An analysis of students' responses to ABC & VCT messages at three universities in KwaZulu-Natal Province, South Africa.
Mulwo, Abraham Kiprop.
MetadataShow full item record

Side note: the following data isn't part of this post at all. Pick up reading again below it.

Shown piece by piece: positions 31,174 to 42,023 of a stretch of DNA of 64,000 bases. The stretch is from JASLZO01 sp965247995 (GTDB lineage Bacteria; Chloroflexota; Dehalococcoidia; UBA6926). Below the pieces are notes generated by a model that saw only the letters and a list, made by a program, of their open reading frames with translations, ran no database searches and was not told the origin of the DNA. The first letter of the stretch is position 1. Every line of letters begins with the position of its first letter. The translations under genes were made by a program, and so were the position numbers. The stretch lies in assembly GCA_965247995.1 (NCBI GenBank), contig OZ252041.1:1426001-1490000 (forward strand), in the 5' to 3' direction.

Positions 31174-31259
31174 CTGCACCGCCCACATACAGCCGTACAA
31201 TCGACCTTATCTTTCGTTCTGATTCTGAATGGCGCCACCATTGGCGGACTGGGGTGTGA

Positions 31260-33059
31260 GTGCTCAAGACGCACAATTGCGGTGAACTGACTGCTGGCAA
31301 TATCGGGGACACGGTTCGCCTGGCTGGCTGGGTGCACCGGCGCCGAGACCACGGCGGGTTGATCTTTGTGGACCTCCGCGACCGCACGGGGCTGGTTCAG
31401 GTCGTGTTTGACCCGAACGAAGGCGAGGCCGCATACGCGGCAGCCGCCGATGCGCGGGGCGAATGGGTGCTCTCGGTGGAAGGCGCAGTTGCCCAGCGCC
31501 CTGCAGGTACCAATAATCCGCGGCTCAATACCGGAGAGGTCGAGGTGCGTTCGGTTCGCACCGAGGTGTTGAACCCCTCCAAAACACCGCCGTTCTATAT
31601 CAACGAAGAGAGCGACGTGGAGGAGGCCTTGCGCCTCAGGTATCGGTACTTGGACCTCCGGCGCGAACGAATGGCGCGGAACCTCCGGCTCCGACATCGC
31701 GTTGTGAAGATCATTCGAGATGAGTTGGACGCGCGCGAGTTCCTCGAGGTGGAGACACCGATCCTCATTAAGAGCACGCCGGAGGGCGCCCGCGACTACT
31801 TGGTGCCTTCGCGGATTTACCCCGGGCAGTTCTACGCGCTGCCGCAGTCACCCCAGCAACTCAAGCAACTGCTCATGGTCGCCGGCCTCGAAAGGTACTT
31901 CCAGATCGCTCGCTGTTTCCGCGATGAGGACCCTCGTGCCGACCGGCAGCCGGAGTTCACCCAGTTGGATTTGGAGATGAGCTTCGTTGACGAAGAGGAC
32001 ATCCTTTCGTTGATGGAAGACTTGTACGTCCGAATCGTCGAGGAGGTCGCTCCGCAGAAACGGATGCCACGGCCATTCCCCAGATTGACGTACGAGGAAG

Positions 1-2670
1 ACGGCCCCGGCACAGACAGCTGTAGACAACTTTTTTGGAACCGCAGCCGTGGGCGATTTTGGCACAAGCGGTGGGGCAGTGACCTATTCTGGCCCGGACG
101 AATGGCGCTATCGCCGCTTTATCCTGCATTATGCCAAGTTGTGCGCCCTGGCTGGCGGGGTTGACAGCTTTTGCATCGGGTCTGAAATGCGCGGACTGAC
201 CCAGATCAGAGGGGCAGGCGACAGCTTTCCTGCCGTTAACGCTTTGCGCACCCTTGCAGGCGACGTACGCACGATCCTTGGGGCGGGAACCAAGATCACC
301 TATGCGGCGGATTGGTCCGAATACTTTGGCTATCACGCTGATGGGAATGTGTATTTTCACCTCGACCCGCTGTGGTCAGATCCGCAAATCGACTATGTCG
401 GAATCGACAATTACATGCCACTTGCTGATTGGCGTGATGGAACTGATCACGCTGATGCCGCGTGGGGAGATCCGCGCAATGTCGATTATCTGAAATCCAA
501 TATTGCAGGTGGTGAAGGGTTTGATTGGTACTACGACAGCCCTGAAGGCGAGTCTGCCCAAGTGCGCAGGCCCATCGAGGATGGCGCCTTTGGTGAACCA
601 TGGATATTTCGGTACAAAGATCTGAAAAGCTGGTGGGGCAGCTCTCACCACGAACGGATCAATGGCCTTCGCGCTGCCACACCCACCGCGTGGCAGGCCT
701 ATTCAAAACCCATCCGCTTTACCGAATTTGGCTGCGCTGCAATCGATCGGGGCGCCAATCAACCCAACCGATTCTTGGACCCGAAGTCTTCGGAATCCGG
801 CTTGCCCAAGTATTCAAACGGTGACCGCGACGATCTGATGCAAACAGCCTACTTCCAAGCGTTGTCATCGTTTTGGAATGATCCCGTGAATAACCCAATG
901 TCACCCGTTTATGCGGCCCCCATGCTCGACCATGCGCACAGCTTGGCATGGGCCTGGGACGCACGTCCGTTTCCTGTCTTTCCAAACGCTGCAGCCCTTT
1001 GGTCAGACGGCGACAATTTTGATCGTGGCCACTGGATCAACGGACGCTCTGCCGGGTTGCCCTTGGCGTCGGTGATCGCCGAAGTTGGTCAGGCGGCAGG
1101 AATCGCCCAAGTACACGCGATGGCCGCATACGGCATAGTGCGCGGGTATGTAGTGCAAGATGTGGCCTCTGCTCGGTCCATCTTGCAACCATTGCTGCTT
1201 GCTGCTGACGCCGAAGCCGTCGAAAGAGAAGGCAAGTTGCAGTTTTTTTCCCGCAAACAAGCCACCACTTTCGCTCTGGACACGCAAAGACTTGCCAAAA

The high levels of HIV prevalence amongst young people in several sub-Saharan African countries, in spite of massive HIV prevention interventions, has prompted calls to investigate the contextual factors that drive the epidemic. A crucial component that often has been missed in the literature is an understanding of the mediation processes involved in HIV prevention communication within cultural contexts. The uniqueness of this study is thus premised in its focus on the structures and processes of meaningproduction within social groups, with regard to sex and HIV/AIDS, and how the produced meanings affect the interpretation and impact of HIV prevention texts. Using Hermeneutics, Reception Theory and the Social Constructionism Theory, this study examines how students at University of KwaZulu-Natal, University of Zululand and the Durban University of Technology make sense of the cultural meanings offered by HIV prevention messages, such as ‘Abstinence’, ‘Be faithful’, ‘Condomise’ and Voluntary Counselling and Testing (VCT). A multi-method approach, involving a questionnaire survey, in-depth interviews with sampled students and HIV/AIDS coordinators, and non-participant observations, was used to obtain data for the study. Findings of the study support the conclusion that the categories of students’ responses to HIVprevention messages were often predicated upon their relationships and participation in the various social groups. Their decisions to adopt/not adopt these prevention options were often based, therefore, on how meanings attached to these options articulated with the social significance of sex and sexual practices. In the context of intersubjective meaning-formation, therefore, the relational categories of abstinence, being faithful, condomise and VCT should not be conceptualised as discreet, frozen categories, but should rather be understood as open-ended possibilities existing concurrently, coextensively and dialectically.